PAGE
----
The Libra Blockchain
With 5KB transactions, 1000 verifications per second verifications on commodity CPUs, and up to 4 billion accounts, the Libra Blockchain should be able to operate at 1000 tps (transactions per second) if nodes used at least 40Mbps connections and 16TB SSD hard drives. Transactions on Libra cannot be reversed. If an attack compromises over one-third of the validator nodes causing a fork in the Blockchain, the Libra Association says it will temporarily halt transactions, figure out the extent of the damage, and recommend software updates to resolve the fork. 
Libra blockchain will facilitate smart contract functionality, using a relatively new language called ‘Move’. Smart contracts are pre-programmed contracts that are self-executable, thereby allowing for the automation of contracts without the need of any third parties or intermediaries. Move is a simple but powerful language, and is relatively suitable as a “first programming language”. More importantly, Move is designed with a key focus on security and safety, since leveraging a simpler language facilitates easier code writing and execution, and reduces the risk of unintended bugs or security flaws.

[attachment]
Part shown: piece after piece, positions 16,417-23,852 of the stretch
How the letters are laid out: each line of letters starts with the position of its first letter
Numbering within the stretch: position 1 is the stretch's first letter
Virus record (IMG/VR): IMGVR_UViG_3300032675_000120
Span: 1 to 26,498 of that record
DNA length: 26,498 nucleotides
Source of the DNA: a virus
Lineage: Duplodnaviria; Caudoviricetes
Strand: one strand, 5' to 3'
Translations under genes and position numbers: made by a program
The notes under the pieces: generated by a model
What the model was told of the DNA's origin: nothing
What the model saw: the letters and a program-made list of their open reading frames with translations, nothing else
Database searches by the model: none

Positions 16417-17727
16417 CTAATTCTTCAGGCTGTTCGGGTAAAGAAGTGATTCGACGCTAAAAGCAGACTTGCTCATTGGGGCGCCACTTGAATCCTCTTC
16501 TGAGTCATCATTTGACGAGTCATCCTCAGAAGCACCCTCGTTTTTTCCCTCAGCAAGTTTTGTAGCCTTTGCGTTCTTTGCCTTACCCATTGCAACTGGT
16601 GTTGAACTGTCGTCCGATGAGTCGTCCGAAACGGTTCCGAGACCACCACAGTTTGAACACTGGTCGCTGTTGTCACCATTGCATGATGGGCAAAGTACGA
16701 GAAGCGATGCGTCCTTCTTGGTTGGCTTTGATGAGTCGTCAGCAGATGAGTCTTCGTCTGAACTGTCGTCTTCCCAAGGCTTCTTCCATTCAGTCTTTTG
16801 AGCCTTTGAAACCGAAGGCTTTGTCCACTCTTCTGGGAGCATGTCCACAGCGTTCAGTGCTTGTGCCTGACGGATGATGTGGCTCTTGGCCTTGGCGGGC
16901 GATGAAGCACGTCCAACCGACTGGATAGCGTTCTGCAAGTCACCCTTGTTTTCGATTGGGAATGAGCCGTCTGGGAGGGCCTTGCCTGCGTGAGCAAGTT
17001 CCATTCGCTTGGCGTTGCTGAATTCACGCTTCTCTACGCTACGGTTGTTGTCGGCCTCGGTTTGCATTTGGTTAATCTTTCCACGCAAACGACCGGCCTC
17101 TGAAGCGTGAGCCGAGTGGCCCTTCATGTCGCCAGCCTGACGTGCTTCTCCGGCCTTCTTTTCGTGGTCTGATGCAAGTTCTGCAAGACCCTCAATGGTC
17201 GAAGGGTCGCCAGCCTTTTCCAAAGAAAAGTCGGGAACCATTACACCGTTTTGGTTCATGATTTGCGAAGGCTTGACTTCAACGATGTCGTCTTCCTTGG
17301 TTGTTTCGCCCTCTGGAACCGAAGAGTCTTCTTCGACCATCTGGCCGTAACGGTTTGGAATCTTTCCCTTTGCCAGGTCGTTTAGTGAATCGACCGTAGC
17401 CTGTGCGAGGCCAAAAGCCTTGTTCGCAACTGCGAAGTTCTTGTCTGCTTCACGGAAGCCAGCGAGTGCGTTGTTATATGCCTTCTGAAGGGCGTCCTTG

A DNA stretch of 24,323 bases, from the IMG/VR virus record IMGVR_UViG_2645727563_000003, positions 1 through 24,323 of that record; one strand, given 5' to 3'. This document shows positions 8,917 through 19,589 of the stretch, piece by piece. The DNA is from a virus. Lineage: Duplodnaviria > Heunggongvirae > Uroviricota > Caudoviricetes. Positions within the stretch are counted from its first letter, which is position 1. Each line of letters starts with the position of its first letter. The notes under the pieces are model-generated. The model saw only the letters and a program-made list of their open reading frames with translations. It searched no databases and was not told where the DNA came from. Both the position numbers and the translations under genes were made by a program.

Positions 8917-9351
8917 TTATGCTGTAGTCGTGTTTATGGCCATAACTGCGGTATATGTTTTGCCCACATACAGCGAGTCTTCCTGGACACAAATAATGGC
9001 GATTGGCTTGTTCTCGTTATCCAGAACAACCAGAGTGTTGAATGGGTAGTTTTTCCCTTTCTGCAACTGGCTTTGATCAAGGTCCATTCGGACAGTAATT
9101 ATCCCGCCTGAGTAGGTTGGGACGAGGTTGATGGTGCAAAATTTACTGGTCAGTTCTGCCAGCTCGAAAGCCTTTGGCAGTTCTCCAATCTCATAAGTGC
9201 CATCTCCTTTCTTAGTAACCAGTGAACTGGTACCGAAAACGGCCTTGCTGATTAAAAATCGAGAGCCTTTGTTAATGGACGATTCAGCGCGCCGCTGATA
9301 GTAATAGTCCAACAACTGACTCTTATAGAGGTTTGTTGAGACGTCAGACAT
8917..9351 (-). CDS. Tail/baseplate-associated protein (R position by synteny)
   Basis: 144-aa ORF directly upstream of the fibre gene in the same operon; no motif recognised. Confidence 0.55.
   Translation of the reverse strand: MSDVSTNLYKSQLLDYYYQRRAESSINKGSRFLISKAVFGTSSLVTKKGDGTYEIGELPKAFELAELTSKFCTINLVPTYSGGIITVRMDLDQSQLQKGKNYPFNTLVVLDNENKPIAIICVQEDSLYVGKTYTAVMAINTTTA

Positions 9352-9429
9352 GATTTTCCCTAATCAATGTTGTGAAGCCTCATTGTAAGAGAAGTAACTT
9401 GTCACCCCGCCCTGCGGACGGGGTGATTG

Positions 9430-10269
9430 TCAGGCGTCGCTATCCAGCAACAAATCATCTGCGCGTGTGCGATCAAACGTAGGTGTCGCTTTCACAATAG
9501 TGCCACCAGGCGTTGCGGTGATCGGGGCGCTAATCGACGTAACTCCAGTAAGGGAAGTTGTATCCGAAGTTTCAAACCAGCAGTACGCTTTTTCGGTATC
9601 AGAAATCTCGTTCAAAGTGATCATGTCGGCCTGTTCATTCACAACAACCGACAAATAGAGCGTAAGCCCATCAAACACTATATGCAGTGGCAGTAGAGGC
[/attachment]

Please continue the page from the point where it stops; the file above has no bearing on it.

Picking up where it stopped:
The first application to be built to support a cryptocurrency must be a wallet. This is exactly the case with Libra, in which Calibra, a cryptocurrency wallet, will facilitate the storage and exchange of Libra coins. Calibra will be the first application to be built on the Libra blockchain.